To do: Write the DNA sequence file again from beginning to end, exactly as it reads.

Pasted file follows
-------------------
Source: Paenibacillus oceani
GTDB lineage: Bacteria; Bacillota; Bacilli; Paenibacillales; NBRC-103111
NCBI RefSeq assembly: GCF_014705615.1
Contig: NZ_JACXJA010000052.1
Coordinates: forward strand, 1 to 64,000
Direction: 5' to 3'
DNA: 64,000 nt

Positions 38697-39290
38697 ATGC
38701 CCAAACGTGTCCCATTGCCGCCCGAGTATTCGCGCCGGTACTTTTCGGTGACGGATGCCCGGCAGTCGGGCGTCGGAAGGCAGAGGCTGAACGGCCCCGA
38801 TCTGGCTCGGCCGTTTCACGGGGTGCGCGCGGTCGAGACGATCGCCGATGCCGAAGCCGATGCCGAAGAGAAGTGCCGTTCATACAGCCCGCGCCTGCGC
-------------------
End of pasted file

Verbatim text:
Source: Paenibacillus oceani
GTDB lineage: Bacteria; Bacillota; Bacilli; Paenibacillales; NBRC-103111
NCBI RefSeq assembly: GCF_014705615.1
Contig: NZ_JACXJA010000052.1
Coordinates: forward strand, 1 to 64,000
Direction: 5' to 3'
DNA: 64,000 nt

Positions 38697-39290
38697 ATGC
38701 CCAAACGTGTCCCATTGCCGCCCGAGTATTCGCGCCGGTACTTTTCGGTGACGGATGCCCGGCAGTCGGGCGTCGGAAGGCAGAGGCTGAACGGCCCCGA
38801 TCTGGCTCGGCCGTTTCACGGGGTGCGCGCGGTCGAGACGATCGCCGATGCCGAAGCCGATGCCGAAGAGAAGTGCCGTTCATACAGCCCGCGCCTGCGC